Mexico in cartoons

Yesterday was not only Cinco de Mayo but also Cartoonists Day, so of course I spent some time looking at the two cartoons in which Mexico has been primarily represented to Americans: the animated Speedy Gonzales cartoons and the print comic Gordo. Both began by retailing stereotypes, but shifted in tone over time: Speedy became a powerful defender of Mexican mice (against the intended depredations of them by Sylvester the Cat) and supporter of them (by extracting cheese for them from the Ajax Cheese Co.); and Gordo’s creator came to see himself as an “accidental ambassador”, presenting Mexican culture to American audiences.

Speedy on Wikipedia:

Speedy Gonzales (commonly shortened to just Speedy) is an animated caricature of a mouse in the Warner Brothers Looney Tunes and Merrie Melodies series of cartoons. He is portrayed as “The Fastest Mouse in all Mexico” with his major traits being the ability to run extremely fast and speaking with an exaggerated Mexican accent. He usually wears an oversized yellow hat of [the] Mexican charro, white shirt and trousers (which was a common traditional outfit worn by men and boys of rural Mexican villages), and a red kerchief, similar to that of some traditional Mexican attires. To date, there have been 46 cartoons made either starring or featuring this character.

… Feeling that the character presented an offensive Mexican stereotype, Cartoon Network shelved Speedy’s films when it gained exclusive rights to broadcast them in 1999 (As a subsidiary of Time Warner, Cartoon Network is a corporate sibling to Warner Bros.). In an interview with Fox News on March 28, 2002, Cartoon Network spokeswoman Laurie Goldberg commented, “It hasn’t been on the air for years because of its ethnic stereotypes. This is widely believed to refer to Speedy’s fellow mice buddies, who are all shown as being very slow and lazy, and sometimes even appear intoxicated.”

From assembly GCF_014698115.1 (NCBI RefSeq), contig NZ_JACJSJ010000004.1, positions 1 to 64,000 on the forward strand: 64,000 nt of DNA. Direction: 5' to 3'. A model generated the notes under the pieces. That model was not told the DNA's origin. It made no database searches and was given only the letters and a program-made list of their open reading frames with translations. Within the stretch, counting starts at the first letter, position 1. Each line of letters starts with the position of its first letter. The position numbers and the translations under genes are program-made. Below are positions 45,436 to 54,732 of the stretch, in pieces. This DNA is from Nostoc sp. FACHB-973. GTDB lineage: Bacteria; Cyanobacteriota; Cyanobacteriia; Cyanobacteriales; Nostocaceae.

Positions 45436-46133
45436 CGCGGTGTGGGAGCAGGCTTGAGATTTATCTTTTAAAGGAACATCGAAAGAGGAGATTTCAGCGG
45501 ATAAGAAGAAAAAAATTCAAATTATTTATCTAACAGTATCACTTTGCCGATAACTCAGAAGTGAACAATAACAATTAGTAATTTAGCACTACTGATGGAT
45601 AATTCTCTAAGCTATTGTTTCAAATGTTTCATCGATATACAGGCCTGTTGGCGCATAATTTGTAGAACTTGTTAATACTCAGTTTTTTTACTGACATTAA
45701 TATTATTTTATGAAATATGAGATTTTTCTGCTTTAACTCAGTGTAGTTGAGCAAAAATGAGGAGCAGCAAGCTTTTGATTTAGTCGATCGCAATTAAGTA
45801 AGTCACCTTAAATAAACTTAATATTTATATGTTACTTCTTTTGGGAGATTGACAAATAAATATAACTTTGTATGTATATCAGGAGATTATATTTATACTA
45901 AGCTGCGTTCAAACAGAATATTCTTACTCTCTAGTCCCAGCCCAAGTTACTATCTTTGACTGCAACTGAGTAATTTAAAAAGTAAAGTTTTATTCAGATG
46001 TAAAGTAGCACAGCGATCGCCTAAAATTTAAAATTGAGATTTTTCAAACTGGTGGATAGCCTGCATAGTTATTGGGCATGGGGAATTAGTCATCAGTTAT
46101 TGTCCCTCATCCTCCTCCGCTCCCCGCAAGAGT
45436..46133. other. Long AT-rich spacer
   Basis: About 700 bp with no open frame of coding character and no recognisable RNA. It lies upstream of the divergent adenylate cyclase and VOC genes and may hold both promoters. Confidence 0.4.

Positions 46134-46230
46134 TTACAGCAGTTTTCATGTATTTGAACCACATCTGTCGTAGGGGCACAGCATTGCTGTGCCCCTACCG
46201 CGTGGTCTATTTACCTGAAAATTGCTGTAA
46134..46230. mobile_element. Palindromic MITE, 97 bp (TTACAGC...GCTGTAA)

Despite such controversy over potentially offensive characterizations, Speedy Gonzales remained a popular character in Latin America. The Hispanic-American rights organization League of United Latin American Citizens called Speedy a “cultural icon”, and thousands of users registered their support of the character on the hispaniconline.com message boards. Fan campaigns to put Speedy back on the air resulted in the return of the animated shorts to Cartoon Network in 2002.

What Americans now take to be a “Mexican accent”derives to a considerable degree from Speedy. And then there’s Speedy’s signature exclamations: ¡Ándale! ¡Ándale! ¡Arriba! ¡Arriba! ¡Epa! ¡Epa! ¡Epa! Yeehaw!

Here’s a still of Speedy triumphantly bringing home the bacon, um cheese, to his fellow mice:

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And a clip of Speedy outwitting el gringo pussygato Sylvester on Cinco de Mayo:

Gordo on Wikipedia:

Gordo was a comic strip written and drawn by the Mexican-American artist Gustavo “Gus” Arriola (1917-2008) that introduced many Americans to Mexican culture. The strip was praised by the Mexican Government and the California State Legislature for its promotion of international understanding.

… The strip introduced America to such now-popular words and phrases as “hasta la vista,” “amigo,” “piñata,” “compadre,” “muchacho,” and “hasta mañana,” as well as Mayan, Aztec, and Mexican customs, history, and folklore. Periodically, Arriola also included traditional Mexican recipes in Gordo that proved popular. He told one interviewer, “In 1948 we ran Gordo’s recipe for beans and cheese — which got me into 60 extra papers, by the way.”

… The strip chronicled the life of Mexican bean farmer, Perfecto Salazar “Gordo” Lopez (“Gordo” approximately translating as “Fatso”). Other characters in the strip included his nephew, Pepito; his pets, Señor Dog and Poosy Gato (a cat); a black cat named “PM” and her kitten “Bête Noire”; the ‘hip’ jazz-loving and artistic ‘beat’ spider, Bug Rogers, drawn with only six legs; Paris Juarez Keats Garcia, a poet; Artemisa Rosalinda Gonzalez, a widow determined to marry the bachelor farmer; and Tehuana Mama, Gordo’s housekeeper.

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This image appears on the cover of Accidental Ambassador Gordo: The Comic Strip Art of Gus Arriola by Robert C. Harvey and Gus Arriola (University Press of Minnesota, 2000). From the overview on the Barnes & Noble site:

On these pages is ample evidence of the warm humor and cultural insight that distinguished Gordo’s run in America’s newspapers for almost forty-four years. More by accident than by deliberate intention Gordo evolved into a cultural ambassador who represented life in Mexico to an American audience.

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